19. We had lunch last weekend with a guy who used to work for the Foreign Ministry but who now operates as an ODA “consultant” (he’s strictly legitimate, he claims!). He predicted that the yen would be 50 to the USD in two years’ time. I said that kind of yen appreciation would require a complete reversal in the mindset of Keidanren and the Finance Ministry, but he insists it’ll happen. Japan, according to him, is going to start following the European of producing high value-added goods rather than beggaring its currency in a futile attempt to compete with that manufacturing leviathan China.

    Food for thought, anyway. Japan does seem to be at a crossroads: will it continue to unofficially peg the yen to a depreciating US dollar, or will it let the yen appreciate. Certainly a higher yen would make for cheaper imports, especially oil.

  20. Failing American economy = Americans and their weak dollar buy fewer Japanese exports
    Failing American economy = China’s economic growth slows because Americans buy less manufactured goods
    Trouble for China’s economy = Trouble for Japan’s largest trading partner

    Sony, Canon, Toyota, and some of Japan’s other largest companies are slashing their earnings forecasts. Things will get very ugly if somebody doesn’t intervene and stop the Yen’s rise.

  21. Joe,

    I don’t think *any* specific rule or practice was a problem. The problem was not cleaning up the balance sheets fast enough. This might sound like a contradiction, but its not. The relevant people knew there was a problem, and they could have tried to facilitate bringing the problem to a head or to continue to avoid doing so. The relevant rules and business practices could have been altered. Each bubble has its own unique characteristics, kind of like Tolstoy’s unhappy families. But just like one of Tolstoy’s happy families, a healthy economy is pretty much always the same, it’s one where the market is allowed to work things out for better or worse.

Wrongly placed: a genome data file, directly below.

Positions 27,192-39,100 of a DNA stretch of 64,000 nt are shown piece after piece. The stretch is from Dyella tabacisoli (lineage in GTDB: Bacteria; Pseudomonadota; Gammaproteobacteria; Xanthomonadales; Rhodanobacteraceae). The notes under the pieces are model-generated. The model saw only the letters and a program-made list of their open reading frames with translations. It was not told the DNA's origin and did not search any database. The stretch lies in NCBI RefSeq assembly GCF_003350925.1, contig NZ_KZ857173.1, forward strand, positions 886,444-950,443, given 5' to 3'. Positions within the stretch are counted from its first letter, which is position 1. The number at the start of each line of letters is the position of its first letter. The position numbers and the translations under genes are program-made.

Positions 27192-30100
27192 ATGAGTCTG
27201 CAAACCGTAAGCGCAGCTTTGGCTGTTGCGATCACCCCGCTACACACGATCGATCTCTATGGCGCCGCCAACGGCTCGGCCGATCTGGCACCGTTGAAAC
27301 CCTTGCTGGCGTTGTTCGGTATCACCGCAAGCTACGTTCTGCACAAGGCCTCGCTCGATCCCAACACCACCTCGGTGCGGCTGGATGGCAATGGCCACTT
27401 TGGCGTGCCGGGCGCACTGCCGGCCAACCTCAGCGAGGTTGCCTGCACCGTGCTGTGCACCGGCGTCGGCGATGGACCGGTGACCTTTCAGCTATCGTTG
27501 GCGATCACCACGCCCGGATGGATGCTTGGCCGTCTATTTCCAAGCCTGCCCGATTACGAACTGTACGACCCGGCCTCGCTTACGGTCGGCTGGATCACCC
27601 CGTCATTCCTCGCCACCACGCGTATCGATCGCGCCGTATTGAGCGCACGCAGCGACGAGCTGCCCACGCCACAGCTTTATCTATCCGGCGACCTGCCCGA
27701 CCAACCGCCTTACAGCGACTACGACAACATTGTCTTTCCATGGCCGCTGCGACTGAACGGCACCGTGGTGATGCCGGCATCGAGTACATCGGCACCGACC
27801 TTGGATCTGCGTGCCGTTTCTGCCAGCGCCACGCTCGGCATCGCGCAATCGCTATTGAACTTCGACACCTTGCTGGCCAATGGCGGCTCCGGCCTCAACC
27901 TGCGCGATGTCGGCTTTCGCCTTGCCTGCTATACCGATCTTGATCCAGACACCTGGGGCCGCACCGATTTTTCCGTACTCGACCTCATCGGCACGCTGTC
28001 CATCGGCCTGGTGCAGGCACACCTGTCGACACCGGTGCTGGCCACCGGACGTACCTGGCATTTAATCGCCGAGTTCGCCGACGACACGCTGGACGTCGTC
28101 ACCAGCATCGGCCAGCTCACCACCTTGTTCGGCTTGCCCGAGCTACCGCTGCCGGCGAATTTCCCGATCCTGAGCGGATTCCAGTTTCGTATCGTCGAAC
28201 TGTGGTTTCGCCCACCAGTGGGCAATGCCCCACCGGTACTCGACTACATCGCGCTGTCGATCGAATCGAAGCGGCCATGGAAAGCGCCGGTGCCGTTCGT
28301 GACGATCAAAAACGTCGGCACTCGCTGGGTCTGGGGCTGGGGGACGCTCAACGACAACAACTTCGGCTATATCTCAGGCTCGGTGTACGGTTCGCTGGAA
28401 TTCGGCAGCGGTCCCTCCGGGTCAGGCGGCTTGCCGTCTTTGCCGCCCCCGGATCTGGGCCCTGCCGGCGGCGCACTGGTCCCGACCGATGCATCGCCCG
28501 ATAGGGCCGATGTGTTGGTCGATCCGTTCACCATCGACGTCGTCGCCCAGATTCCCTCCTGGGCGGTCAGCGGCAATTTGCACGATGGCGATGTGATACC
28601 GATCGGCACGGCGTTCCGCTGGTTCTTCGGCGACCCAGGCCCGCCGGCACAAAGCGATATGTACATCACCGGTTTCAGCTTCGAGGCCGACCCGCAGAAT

Things will be ugly all around, I’m sure. But in the end, Chinese can consume their own stuff, so can Japanese. If their currencies appreciate that will only make it easier for them to do so. They just don’t seem to realize that yet. Why should they all work really hard just to finance America’s ongoing fiscal debt and massive credit bubble? (Or what’s left of it.)